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    About the author : EMMANUEL Maurice

    • EMMANUEL Maurice

       

      Maurice Emmanuel (2 May 1862 – 14 December 1938) was a French composer of classical music born in Bar-sur-Aube, a small town in the Champagne-Ardenne region of northeastern France. It was there where he first heard his grandfather's printing press which according to his granddaughter, Anne Eichner-Emmanuel, first gave him the feeling of rhythm.

      Emmanuel pursued a notable academic career. He wrote a treatise in 1895 on the music of Ancient Greece, and was appointed professor of the history of music at the Conservatoire in 1909. His students included Olivier Messiaen and Henri Dutilleux. Emmanuel's interests included folksong, Oriental music, and exotic modes — his use of these modes in various of his works had appalled Delibes, who had vetoed his entering for the Prix de Rome. Other appointments included choirmaster at the church of Sainte-Clotilde from 1904 to 1907, assisted by Émile Poillot, during the tenure of organist Charles Tournemire.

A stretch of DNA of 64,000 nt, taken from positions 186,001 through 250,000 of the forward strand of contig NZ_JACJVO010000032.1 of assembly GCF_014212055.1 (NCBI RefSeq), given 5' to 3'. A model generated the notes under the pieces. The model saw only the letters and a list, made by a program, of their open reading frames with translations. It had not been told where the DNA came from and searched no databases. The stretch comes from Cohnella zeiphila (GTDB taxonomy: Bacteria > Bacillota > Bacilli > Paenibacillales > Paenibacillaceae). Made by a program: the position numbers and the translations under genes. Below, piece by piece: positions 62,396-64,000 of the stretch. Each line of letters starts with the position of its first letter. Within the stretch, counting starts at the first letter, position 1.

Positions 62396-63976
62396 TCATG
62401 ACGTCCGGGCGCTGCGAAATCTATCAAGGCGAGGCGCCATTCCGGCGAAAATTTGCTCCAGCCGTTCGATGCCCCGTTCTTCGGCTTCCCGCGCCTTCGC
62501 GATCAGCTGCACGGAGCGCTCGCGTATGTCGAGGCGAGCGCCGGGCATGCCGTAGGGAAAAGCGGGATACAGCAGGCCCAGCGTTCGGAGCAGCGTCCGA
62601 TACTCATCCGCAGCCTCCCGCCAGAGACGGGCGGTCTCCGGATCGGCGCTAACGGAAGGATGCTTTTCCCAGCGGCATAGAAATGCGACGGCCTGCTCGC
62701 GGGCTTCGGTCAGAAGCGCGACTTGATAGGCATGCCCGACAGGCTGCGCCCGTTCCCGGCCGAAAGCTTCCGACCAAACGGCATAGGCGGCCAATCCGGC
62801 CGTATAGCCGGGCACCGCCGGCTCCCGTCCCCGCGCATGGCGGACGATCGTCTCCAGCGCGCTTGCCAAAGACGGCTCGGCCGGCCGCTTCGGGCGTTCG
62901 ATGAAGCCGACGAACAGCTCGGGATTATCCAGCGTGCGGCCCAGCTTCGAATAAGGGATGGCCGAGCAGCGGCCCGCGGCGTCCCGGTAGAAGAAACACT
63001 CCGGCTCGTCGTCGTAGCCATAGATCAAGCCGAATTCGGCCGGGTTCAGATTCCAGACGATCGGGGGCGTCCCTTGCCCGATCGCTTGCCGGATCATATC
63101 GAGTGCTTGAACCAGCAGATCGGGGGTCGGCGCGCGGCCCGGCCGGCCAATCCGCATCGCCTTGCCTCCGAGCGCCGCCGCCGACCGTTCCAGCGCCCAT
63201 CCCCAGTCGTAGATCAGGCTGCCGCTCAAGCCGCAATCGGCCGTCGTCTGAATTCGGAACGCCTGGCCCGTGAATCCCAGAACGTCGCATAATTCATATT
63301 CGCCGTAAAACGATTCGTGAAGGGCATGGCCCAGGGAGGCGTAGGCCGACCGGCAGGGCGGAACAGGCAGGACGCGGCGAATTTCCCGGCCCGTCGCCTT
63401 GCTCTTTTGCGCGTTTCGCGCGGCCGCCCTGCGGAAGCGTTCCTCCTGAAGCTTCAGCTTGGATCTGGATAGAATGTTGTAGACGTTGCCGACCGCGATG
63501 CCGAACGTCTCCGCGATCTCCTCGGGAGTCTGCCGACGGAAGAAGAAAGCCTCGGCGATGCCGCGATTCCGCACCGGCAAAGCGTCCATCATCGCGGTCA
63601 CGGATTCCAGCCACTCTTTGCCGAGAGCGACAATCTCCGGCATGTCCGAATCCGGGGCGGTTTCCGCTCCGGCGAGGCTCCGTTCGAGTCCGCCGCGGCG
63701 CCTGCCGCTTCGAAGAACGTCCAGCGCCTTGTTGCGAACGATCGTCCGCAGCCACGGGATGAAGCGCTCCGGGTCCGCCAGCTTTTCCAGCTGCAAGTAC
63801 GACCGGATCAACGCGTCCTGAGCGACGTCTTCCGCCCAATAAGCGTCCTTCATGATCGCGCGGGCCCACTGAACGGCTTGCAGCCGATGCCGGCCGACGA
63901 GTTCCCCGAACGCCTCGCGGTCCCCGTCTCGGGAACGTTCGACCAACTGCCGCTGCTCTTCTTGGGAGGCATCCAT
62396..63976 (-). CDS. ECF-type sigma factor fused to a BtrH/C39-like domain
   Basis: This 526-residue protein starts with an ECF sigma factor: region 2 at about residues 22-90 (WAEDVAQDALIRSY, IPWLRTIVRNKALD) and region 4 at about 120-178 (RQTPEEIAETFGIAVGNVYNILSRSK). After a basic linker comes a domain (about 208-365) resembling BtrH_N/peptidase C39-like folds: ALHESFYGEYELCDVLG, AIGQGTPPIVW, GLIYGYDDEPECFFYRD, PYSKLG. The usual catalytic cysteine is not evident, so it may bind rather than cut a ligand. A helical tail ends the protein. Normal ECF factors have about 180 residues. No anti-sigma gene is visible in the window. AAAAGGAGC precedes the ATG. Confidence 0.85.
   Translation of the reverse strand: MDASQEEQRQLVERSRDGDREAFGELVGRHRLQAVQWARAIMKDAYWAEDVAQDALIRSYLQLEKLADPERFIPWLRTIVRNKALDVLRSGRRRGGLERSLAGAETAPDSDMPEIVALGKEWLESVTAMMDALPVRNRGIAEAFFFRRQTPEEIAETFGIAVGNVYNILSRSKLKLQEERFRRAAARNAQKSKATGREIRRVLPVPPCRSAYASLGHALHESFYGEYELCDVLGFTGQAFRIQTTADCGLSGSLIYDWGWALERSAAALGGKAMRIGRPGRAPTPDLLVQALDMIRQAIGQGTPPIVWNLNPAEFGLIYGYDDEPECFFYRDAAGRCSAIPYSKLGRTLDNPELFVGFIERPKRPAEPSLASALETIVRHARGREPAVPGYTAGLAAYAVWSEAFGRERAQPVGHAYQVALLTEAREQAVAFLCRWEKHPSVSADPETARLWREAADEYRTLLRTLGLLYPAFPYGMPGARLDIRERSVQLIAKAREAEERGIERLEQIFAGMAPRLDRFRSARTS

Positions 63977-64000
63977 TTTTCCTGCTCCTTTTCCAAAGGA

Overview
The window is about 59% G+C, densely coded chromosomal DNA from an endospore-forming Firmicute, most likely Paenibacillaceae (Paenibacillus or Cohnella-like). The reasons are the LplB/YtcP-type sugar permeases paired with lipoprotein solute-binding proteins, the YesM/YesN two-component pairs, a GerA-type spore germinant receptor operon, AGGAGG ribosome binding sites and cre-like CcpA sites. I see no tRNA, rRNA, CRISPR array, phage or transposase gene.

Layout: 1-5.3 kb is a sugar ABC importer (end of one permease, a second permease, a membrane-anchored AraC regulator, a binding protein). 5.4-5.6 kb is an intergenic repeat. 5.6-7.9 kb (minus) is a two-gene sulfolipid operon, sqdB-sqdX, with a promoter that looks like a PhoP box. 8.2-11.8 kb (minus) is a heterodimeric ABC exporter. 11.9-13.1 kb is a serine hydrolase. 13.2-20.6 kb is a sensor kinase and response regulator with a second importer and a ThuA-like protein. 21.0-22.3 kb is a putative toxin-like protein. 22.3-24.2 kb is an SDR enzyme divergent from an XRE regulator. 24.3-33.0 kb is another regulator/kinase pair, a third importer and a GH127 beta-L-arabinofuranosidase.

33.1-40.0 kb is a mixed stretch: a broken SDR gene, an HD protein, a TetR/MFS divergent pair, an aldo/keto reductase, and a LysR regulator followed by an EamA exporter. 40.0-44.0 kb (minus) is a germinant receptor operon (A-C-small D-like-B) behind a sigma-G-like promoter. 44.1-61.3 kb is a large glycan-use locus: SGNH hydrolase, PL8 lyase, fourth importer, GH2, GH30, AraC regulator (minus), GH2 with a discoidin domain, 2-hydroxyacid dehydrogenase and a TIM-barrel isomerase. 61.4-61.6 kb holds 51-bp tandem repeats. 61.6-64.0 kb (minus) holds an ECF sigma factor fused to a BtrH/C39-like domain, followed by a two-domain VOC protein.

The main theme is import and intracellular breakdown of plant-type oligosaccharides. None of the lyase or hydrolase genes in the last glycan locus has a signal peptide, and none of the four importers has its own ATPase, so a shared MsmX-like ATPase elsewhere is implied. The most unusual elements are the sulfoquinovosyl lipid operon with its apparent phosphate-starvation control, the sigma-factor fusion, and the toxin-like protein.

The compositions of Emmanuel, seldom heard today even in France, include operas after Aeschylus (Prométhée enchaîné and Salamine) as well as symphonies and string quartets. Probably the creations of his most often performed now are his six sonatines for solo piano, which (like many of his other pieces) demonstrate his eclectic academic interests. The first of the sonatines draws on the music of Burgundy, while the second incorporates birdsong, the third uses a Burgundian folk tune in its finale, and the fourth is subtitled en divers modes hindous ("in various Hindu modes").

              

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